Facebook users can now use the Have I Been Pwned data breach notification site to check if their phone number was exposed in the social site’s recent data leak.
Last weekend, a threat actor released a data leak containing information for 533 million Facebook users. This information includes phone numbers and Facebook IDs for almost all exposed accounts and other optional information such as a member’s name, gender, relationship status, location, occupation, date of birth, and email address.
This data was initially collected in 2019 and sold privately at the time. Over time, the data was traded and sold between different threat actors for lower and lower prices until it was eventually released for free on the hacker forum this weekend.
When it was released, the data was added to the Have I Been Pwned data breach notification service so that users can look up whether their emails were in the Facebook data leak.
However, this leak’s main component is a Facebook user’s phone number, rather than an email address, and thus Have I Been Pwned could not accurately alert a user if they were exposed in the breach.
“There’s over 500M phone numbers but only a few million email addresses so >99% of people were getting a “miss” when they should have gotten a “hit”,” Have I Been Pwned creator Troy Hunt explained in a blog post.
To more accurately alert users, Hunt has updated Have I Been Pwned so that users can now search for their phone numbers on the site to determine if the leak exposed their Facebook info.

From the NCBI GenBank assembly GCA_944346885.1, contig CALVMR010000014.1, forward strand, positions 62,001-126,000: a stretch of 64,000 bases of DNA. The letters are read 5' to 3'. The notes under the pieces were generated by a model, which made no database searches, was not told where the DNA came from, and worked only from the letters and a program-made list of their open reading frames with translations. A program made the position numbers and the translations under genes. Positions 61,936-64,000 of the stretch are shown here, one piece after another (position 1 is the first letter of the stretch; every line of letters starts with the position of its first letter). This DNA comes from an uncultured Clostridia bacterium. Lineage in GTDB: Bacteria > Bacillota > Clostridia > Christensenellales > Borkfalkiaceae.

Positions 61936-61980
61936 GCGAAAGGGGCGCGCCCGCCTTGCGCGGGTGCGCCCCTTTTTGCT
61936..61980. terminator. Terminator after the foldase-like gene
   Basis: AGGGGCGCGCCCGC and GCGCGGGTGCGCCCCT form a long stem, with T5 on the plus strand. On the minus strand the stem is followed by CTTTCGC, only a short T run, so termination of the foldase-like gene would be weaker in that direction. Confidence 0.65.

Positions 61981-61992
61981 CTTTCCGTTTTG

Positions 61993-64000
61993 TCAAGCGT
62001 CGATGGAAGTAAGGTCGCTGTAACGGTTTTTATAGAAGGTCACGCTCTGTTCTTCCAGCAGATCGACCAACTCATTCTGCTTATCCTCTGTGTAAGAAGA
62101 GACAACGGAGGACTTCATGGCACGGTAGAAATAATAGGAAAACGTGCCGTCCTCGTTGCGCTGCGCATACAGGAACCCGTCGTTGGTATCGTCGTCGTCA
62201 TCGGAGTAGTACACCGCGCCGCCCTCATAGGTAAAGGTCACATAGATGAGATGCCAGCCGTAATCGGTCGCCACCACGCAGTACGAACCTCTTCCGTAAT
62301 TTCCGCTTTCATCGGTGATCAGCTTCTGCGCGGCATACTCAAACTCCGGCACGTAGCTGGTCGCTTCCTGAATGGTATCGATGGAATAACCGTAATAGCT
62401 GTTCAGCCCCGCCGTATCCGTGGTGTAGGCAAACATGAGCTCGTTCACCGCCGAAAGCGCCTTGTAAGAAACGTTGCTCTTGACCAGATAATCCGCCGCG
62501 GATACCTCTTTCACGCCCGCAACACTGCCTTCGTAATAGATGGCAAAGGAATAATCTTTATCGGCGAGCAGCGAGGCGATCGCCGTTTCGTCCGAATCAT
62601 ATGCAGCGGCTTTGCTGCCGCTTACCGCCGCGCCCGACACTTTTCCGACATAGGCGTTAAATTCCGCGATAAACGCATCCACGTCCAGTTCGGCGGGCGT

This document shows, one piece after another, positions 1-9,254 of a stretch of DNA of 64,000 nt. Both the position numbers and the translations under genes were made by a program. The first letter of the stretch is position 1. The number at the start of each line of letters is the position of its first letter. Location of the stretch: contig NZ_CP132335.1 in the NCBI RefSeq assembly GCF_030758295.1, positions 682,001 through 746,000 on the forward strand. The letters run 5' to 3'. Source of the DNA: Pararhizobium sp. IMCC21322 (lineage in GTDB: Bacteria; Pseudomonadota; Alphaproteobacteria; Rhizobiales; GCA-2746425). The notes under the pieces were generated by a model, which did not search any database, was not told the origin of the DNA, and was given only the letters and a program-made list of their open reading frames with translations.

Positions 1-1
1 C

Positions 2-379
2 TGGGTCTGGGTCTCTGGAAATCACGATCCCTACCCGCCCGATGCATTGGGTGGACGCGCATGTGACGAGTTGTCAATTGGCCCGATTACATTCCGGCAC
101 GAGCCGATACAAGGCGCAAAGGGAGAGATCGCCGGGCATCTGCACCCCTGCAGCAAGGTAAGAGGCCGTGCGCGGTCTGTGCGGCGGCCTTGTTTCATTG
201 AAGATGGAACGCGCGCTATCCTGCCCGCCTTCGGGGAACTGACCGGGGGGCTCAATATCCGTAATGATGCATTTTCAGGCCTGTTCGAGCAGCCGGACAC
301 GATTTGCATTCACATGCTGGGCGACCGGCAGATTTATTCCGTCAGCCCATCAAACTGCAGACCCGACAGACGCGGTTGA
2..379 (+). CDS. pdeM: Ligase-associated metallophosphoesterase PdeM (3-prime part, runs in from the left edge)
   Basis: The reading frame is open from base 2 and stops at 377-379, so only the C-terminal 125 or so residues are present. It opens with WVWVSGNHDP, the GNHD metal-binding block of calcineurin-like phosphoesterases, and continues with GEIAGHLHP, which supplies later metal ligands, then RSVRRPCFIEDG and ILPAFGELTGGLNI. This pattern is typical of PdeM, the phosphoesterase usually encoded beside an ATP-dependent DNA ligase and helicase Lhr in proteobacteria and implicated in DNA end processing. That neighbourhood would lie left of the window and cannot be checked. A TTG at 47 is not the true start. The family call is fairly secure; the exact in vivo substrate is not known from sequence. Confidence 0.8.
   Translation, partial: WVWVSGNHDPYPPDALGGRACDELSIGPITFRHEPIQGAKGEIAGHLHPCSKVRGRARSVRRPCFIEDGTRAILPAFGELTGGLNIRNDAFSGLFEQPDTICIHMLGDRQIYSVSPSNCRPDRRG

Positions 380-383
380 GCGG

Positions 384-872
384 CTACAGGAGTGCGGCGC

When searching for phone numbers, users must include their country code as that is how the data leak stored the number.
For example, in the sample of exposed New York users below, the phone numbers start with the country code of 1, followed by the person’s full number.
For example, if you wanted to check if your phone number was part of the Facebook data leak, you would need to use a search in the format ‘19175555555.’ If you are in the UK, you would need to include your country code as well, so a searchable phone number format would be ‘+442071838750.’
Hunt states that the + symbol is optional and will be stripped when searching, as shown below.
With this new feature added, Have I Been Pwned has become a valuable tool for Facebook members to determine if the data leak exposed their data.
Unfortunately, when data leaks such as this one are released, it is common for other threat actors to use this information in their own attacks.
If your data was exposed, you should be on the lookout for Facebook phishing emails or smishing (phishing texts) attacks that attempt to harvest more information from you.